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Debug Tutorial Part 1: Beginning Debugging Using CDB and NTSD

, 19 Mar 2004
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Learn how to debug problems in software.

Introduction

Debugging is one of the most valuable skill sets when it comes to software development and maintenance. This is a skill that is used at every stage of a product's life cycle. The developer first creating the project will obviously run into bugs. These bugs can be anywhere from logic bugs to syntax bugs and compiler errors. The quality assurance being conducted on the software may run into problems as more advanced scenarios are tested and the software interacts with other environments. Finally, after release of the product, it must be supported. The debugging does not end when the customer gets the software, bugs are generally escalated back to the company who will now again need to debug.

What is the goal of this tutorial?

This tutorial is merely an introduction to debugging. This would be considered "tutorial #1" and I will write more add-ons if the feedback is good. There are a lot of complex debugging techniques and issues that it's hard to know where to start. This tutorial attempts to start at the beginning and get you acquainted with debugging. I hope to expose novices and intermediate level programmers to the world of advanced debugging. "Advanced" debugging, basically without recompiling, without doing "message box or printf debugging".

Debuggers and Operating Systems

To download the latest debuggers from Microsoft, visit here.

CDB, NTSD and Windbg

This article will generally talk about Windows 2000 and higher Operating Systems. The three debuggers that we will talk about here are CDB, NTSD and WinDbg. Windows 2000 and higher systems generally have NTSD already installed on the system! This is a big bonus as you do not need to install any extra software for quick debugging.

So what's the difference? The documentation says "NTSD does not need a console window and CDB does". That is true. NTSD does not need a console window in order to run, while CDB does. However, I have found that there are a lot more differences. The first is that older NTSDs do not support PDB symbol files, they only support DBG! I also found that NTSD does not support the symbol server, while CDB does. Older NTSDs could not create a memory dump and I've also found other problems such as NTSD only supports up to 2 breakpoint commands. There is one advantage that NTSD has now that CDB does not. The ability to not have a console window.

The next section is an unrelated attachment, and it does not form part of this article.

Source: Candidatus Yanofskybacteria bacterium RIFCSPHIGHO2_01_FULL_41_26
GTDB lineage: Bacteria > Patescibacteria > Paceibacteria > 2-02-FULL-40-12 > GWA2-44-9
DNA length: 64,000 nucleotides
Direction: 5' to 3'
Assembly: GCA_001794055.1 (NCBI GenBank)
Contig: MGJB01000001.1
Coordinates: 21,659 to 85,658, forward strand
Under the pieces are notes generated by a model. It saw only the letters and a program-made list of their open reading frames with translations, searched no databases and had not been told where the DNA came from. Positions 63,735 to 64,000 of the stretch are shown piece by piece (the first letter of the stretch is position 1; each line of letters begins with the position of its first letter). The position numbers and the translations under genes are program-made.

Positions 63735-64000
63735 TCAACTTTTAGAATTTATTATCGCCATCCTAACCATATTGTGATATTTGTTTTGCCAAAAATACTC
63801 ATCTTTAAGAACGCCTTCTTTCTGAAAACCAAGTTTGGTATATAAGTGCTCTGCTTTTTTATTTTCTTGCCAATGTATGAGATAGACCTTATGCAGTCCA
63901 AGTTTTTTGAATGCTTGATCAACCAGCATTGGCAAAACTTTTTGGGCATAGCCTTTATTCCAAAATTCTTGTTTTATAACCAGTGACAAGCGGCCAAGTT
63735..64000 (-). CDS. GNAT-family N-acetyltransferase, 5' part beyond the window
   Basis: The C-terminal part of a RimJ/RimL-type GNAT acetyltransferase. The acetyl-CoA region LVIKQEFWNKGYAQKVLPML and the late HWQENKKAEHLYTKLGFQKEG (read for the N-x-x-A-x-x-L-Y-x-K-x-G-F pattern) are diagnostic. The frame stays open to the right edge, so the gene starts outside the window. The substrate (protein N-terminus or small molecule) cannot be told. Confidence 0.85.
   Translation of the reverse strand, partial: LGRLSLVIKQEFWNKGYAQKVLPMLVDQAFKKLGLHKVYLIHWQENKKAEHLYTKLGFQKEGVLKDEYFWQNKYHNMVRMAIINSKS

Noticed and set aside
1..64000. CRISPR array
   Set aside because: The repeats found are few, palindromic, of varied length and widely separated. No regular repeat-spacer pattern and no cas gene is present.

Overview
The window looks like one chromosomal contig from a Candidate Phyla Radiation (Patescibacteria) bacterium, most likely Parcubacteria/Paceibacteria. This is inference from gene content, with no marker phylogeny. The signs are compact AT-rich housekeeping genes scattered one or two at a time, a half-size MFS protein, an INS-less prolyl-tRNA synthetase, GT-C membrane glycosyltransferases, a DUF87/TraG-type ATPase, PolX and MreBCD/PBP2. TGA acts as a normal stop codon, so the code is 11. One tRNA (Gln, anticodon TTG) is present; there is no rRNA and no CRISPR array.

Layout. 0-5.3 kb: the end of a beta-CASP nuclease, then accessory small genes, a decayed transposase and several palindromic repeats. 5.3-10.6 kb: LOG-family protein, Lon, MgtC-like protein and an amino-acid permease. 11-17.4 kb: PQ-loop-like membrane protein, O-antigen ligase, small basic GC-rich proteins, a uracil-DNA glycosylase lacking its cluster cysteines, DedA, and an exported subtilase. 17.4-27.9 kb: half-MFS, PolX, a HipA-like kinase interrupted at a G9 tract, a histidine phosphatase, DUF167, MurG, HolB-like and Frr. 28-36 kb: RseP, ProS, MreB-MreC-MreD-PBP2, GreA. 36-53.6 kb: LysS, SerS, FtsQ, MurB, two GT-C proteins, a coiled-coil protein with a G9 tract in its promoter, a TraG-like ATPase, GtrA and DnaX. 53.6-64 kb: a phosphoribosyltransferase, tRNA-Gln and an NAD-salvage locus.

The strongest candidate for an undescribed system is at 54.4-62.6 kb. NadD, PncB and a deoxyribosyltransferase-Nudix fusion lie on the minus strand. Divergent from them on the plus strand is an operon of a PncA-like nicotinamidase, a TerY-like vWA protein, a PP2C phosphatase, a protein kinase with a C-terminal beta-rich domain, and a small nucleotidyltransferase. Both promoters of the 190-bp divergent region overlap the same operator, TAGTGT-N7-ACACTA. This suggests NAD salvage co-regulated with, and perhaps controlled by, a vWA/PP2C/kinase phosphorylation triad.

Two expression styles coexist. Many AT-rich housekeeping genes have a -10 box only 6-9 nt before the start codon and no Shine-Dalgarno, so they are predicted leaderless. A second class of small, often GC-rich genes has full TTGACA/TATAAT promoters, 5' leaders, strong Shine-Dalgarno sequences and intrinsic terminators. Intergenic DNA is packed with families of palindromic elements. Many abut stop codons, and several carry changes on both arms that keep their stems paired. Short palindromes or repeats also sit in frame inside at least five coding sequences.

The ability to not have a console window is vital when you are debugging a user-mode service or process before anyone has logged onto the system. If no one has logged onto the system, you cannot create a console window. There is a command line option, -d, which specifies for NTSD to communicate with the attached kernel debugger (CDB has the same option). This can be used on processes during startup to debug them through the kernel debugger. While you can debug a process using the kernel debugger already, this gives you the flexibility to debug the process using the user-mode debugger. This is outside the scope of this current introduction article, just digest the concept for now.

WinDbg and CDB are basically the same with some few exceptions. The first is that WinDbg is a GUI and CDB is a console application. WinDbg also supports kernel debugging and source level debugging.

Visual C++ Debugger

I do not use this debugger and I would not recommend using it. The reasons are that this debugger is firstly a resource hog. It's slow loading and contains more than just debugging tools which makes it cumbersome. The second reason is generally, you need to reboot after you install this debugger. I generally work off the principal that the machine running or testing the software may not already have a debugger installed. VC++ is also a large, time consuming installation.

Windows 9x/ME

What can we do on Windows 9x/ME? Well, you can actually use WinDbg. The debug APIs are the same for all systems, so it has been long known to me that WinDbg should just "work" on Windows 9x/ME. My only concerns were if WinDbg attempted to detect it was on Windows 9x and not allow debugging. I recently found this to be untrue. The only problem is that the latest WinDbg installs are MSI packages that do not natively install on Windows 9x. This can be solved simply by installing them on an NT based machine and sharing the directory or even putting it on a CD. This obviously has other side effects though, such as do not think you can use all the !xxx commands as NT and 9x place their data in different memory locations. Do symbols work? Yes, PDBs work. I did find stepping through code after setting a ba r1 xxxxx was very slow though. This article does not cover Windows 9x/ME.

Setting Up Your Environment

This is a very important step before you start debugging or successfully set up your debug environment. The system needs to be configured to your liking and contain all the tools you need.

Symbols and the Symbol Server

Symbols are an important part of any debug operation. Microsoft contains a location where you can download all the symbols for any particular Operating System (Windows XP, etc.). The problem is, you need to have a lot of hard disk space and if you debug many Operating Systems on one machine (from crash dumps, etc.), then this is cumbersome.

To accommodate this need to debug many Operating Systems, Microsoft supports a "symbol server". This will help you to get the correct symbols onto your system. The symbol server is located here. If you set your symbol path to this location, your debugger will automatically download the system symbols that you need. The symbols that you need for your application are up to you.

Image File Execution Options